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Yuri Kochiyama

Yuri Kochiyama was a political and civil rights activist. Her father died when she was a young adult. Right after the Pearl Harbor bombing, he was arrested and detained in a hospital and labeled a “prisoner of war” after receiving surgery. He died quickly after his arrest. Shortly thereafter, on President Roosevelt’s Executive Order, she and her family were sent to a concentration camp in Arkansas. This experience and her father’s death caused her to sympathize with and understand political activism. However, she didn’t begin her career in activism until the 1960s.

After being released from the concentration camp, Kochiyama moved to New York. In the early 1960s, she began her activism career in Harlem, participating in the Asian American, Black and Third World movements. She founded Asian Americans for Action to build a movement that would connect with the Black liberation movement, hoping that Asian Americans and Black Americans would band together to fight similar oppressions. Kochiyama held weekly open houses for activists in her Harlem apartment.

In 1963, she met and became friends with Malcolm X, joining the Organization for Afro-Americans. In the 1980s, she and her husband Bill worked in the movement for reparations for Japanese-Americans. This bill was signed into law by President Reagan in 1988. Most of Kochiyama’s work focused on political prisoners, especially Black, Puerto Rican, Indigenous American, Asian American and white people who were involved in the same movements as her.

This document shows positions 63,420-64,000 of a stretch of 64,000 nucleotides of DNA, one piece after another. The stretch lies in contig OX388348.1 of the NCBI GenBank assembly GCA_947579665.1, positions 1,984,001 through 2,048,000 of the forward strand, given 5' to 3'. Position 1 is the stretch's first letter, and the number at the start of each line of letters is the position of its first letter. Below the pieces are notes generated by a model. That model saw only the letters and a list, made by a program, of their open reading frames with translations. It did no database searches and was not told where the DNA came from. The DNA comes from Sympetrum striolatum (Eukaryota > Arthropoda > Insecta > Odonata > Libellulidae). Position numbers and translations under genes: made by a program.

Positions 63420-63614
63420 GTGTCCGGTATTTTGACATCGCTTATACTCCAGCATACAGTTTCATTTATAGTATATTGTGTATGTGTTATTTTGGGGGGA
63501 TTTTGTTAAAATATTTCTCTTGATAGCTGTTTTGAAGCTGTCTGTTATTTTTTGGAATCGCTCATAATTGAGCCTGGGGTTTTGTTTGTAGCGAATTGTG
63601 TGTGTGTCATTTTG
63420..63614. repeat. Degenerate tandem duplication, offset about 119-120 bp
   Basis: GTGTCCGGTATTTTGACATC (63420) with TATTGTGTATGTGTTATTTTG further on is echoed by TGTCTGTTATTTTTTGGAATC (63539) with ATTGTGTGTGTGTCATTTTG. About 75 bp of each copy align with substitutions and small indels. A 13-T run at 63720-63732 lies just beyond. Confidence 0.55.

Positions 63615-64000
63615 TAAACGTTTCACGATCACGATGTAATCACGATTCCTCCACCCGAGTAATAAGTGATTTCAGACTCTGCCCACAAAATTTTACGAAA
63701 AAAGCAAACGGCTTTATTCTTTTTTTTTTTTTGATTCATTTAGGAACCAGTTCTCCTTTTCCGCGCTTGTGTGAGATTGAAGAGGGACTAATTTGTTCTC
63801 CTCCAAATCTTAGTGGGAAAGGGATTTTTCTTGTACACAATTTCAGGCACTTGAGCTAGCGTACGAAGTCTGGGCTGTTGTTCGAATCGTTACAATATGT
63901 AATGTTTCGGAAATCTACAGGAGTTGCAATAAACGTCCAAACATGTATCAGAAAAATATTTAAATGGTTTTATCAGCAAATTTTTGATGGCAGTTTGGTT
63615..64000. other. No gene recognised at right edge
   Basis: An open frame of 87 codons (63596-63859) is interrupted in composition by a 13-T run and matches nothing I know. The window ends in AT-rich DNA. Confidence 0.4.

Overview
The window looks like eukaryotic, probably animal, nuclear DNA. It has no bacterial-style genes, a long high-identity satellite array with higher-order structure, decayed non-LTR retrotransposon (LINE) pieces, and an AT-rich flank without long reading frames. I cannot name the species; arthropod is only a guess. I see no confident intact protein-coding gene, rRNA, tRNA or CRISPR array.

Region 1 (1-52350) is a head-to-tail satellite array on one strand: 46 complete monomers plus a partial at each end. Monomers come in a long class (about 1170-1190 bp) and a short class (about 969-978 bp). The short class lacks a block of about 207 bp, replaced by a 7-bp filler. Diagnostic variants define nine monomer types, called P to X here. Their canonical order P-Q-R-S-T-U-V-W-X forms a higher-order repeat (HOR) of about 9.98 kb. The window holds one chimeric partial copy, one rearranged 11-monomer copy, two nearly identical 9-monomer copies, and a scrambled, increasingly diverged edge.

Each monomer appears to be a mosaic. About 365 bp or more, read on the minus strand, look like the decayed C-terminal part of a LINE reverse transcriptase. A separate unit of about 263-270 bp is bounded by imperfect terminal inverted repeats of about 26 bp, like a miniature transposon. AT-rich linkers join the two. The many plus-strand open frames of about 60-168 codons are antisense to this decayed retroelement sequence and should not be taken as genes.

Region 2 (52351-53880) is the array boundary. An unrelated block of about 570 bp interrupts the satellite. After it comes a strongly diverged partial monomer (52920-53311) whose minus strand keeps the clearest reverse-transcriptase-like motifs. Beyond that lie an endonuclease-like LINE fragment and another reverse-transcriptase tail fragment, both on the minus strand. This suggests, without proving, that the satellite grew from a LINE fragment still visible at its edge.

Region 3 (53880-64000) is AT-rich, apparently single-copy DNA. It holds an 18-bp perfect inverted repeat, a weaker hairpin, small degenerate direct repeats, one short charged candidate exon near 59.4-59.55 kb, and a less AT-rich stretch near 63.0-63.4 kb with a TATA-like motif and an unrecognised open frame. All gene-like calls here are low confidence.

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Sammy Lee

Sammy Lee is the third and final Olympian on this list. He was the first Asian-American man to win an Olympic gold medal. As a young child, Lee decided that he was going to be an Olympian, but he faced many obstacles on the journey there. Like Draves, the pool in Southern California he belonged to was segregated in the 1930s. Non-white people could only use it on Wednesdays. Rather than letting that deter him, Lee found a coach who would help him. He ended up practicing his diving over a sand pit, giving him stronger leg muscles and therefore higher jumps— part of the reason he was so successful.

As an adult, Lee attended Occidental College on the wishes of his father but continued to practice diving. This paid off because he did eventually make the Olympic Team. The games were canceled twice because of World War II, but he was finally able to compete in 1948 at the age of 28. He performed a triple somersault in the 10-meter platform dive and, with a nearly perfect score, secured the gold medal. He also won a bronze in the 3-meter springboard. Lee competed in Helsinki four years later, winning his second gold medal, and making him the only Asian-American to win two consecutive Olympic gold medals in platform diving.

Lee practiced as an ear, nose and throat doctor for 35 years. He also coached diving students and Olympic divers and mentored the Olympic gold medalist Greg Louganis. He was named America’s outstanding amateur athlete of 1953. He was elected to the International Swimming Hall of Fame in 1968 and the United States Olympic Hall of Fame in 1990.